A man reads obituaries in a newspaper

 

Written by Jacob Terranova

 

What are obituaries for?

 

The easy answer is that an obituary is to announce that someone has passed away. But if that’s all it’s for, we would simply see one- or two-sentence announcements. That’s it. But that’s not all there is to an obituary.

 

In fact, obituaries often tell us a lot. And when we start to look a little closer at what makes an obituary, there’s a lot more we can learn.

 

Analyzing Obituaries

Lux Narayan, an entrepreneur and CEO of Unmetric, recently gave a Ted Talk titled “What I learned from 2,000 obituaries.”

 

Over a 20-month period, Narayan analyzed the words and stories told in those 2,000 obituaries. His goal was to find what an obituary can tell us about achievement and what it means to have lived a good life.

 

“If you remove the beginning and the end, you’re left with a beautifully-worded descriptor that tries to, in just a few words, capture an achievement or a lifetime,” Narayan told the audience.

 

But he also did more than just read the obituaries. He began to analyze each obituary through a language processing program to find any patterns throughout all 2,000 obituaries. Some of the interesting things he found were:

  • Some of the most significant words revolved around things like film, theater, music, dance, and art.
  • On average, a person’s first big professional achievement came at around age 37.
  • After separating the obituaries into two categories, famous and not famous, Narayan and his team then analyzed the words of the first paragraph to find common themes. And what was one of the most frequently found words in all of those obituaries? The word helped.

There are a lot of lessons we can learn from obituaries, but perhaps the most important is that a life well-lived is one that helped change others for the better.

 

Narayan told the audience that these people “made a positive dent in the fabric of life. They helped.”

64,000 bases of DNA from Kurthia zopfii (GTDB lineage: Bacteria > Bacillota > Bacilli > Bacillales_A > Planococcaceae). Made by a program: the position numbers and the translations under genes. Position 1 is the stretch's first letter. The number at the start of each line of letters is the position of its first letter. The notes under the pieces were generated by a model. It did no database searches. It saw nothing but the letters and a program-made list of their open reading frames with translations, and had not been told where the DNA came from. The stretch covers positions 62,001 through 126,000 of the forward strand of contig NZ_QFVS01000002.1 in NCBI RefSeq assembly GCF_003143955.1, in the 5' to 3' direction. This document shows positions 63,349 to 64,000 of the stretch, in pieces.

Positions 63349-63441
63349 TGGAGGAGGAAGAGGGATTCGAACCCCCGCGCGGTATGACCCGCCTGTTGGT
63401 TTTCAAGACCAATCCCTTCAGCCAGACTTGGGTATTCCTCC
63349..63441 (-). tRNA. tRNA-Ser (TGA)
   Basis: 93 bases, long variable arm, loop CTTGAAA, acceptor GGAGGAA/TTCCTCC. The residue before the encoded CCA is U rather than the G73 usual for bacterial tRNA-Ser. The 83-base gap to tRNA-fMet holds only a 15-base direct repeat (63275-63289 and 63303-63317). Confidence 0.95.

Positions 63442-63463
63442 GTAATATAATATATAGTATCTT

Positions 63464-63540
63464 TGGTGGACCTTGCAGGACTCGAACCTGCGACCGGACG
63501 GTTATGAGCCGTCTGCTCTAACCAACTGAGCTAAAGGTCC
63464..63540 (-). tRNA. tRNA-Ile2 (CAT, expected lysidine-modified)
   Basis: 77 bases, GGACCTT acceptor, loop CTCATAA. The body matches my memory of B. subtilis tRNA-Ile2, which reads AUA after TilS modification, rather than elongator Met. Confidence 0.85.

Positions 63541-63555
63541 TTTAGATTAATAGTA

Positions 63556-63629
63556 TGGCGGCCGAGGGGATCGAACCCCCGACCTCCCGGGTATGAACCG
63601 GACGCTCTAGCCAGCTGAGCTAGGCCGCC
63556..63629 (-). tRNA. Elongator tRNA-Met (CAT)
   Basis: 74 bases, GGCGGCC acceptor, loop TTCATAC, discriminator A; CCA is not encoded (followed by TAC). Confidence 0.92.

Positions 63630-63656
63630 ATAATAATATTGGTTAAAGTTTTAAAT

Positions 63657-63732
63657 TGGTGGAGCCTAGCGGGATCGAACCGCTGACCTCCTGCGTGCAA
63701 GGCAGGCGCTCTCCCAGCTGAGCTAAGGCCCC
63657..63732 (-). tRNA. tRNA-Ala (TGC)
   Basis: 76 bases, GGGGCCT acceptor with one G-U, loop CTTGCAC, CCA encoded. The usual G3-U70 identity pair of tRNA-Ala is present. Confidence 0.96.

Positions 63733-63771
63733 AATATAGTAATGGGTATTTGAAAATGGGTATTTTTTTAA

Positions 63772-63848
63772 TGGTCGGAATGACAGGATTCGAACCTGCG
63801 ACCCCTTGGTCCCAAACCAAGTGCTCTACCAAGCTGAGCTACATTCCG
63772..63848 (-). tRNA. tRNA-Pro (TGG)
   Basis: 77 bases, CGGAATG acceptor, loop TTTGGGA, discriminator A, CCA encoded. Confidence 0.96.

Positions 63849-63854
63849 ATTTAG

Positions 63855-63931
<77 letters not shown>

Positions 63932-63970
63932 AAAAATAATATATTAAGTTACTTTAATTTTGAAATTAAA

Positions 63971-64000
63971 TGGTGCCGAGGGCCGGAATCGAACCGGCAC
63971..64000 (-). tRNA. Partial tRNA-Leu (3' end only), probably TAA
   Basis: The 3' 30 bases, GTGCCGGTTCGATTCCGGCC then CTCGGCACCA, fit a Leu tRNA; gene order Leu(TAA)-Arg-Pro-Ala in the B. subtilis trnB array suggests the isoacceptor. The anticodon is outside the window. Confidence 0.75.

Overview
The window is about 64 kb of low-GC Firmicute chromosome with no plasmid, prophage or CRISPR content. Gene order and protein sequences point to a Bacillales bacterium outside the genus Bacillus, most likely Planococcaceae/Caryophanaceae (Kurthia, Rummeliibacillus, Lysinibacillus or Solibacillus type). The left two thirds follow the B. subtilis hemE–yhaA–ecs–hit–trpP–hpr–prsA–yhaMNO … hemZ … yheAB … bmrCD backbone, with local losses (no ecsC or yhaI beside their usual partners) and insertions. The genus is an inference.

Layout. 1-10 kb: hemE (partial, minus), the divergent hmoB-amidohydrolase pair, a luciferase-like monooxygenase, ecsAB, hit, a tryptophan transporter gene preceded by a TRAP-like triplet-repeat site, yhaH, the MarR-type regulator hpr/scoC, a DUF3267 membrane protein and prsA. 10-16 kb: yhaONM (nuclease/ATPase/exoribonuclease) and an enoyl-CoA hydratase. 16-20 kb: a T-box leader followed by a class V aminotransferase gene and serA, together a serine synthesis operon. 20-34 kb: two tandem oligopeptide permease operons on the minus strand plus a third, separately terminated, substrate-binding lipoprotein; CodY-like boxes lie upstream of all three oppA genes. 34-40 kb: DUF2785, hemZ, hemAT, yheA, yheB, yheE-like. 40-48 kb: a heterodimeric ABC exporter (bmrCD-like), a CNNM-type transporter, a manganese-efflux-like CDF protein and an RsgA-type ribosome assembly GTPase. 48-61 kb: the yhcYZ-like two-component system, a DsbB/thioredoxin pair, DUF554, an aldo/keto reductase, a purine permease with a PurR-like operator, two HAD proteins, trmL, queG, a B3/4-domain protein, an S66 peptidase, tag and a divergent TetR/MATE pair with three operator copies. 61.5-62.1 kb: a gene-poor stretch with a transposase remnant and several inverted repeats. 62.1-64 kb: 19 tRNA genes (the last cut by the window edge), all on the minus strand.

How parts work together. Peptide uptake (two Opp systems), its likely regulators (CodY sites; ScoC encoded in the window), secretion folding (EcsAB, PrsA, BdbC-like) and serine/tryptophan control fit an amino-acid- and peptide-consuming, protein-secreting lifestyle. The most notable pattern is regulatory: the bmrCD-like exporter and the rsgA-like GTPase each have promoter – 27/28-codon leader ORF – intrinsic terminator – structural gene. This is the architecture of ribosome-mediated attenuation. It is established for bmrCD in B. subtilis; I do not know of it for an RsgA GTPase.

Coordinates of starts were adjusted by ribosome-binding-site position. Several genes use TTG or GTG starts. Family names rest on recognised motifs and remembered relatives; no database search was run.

Watch the full video below.

 

The Book of the Dead

Lux Narayan wasn’t the only one looking through a lot of obituaries. The New York Times’ obituary editor, William McDonald, compiled a book of obituaries from the newspaper’s archive. The book, The New York Times Book of the Dead, not only has 300 obituaries of famous people — but also gives access to 10,000 others.

 

The book includes famous obituaries of people like Mark Twain, Abraham Lincoln, Theodore Roosevelt, and Jackie Robinson. Dating as far back as the 1860s, it’s a glimpse into the past, acting as a map of our changing values, language, and culture over time.

 

William McDonald wrote in the introduction that “Obituaries by definition evoke the past, and when written decades or centuries ago, they echo those lost worlds…” To learn more about McDonald’s book, check out his interview here.

 

Different Tales They Tell

An obituary does many things. They can inspire us and even make us laugh. The can be endearing. Heartbreaking. They can start conversations about difficult topics or help us see how people lived in the past. But most importantly, an obituary is there to tell us the unique story of a unique person and how they lived.

 

It’s time for a more modern obituary. See how our Tribute Walls can provide a permanent place for families to share stories, memories, and more. Give us a call at 866-372-9372 or fill out the form below to learn more!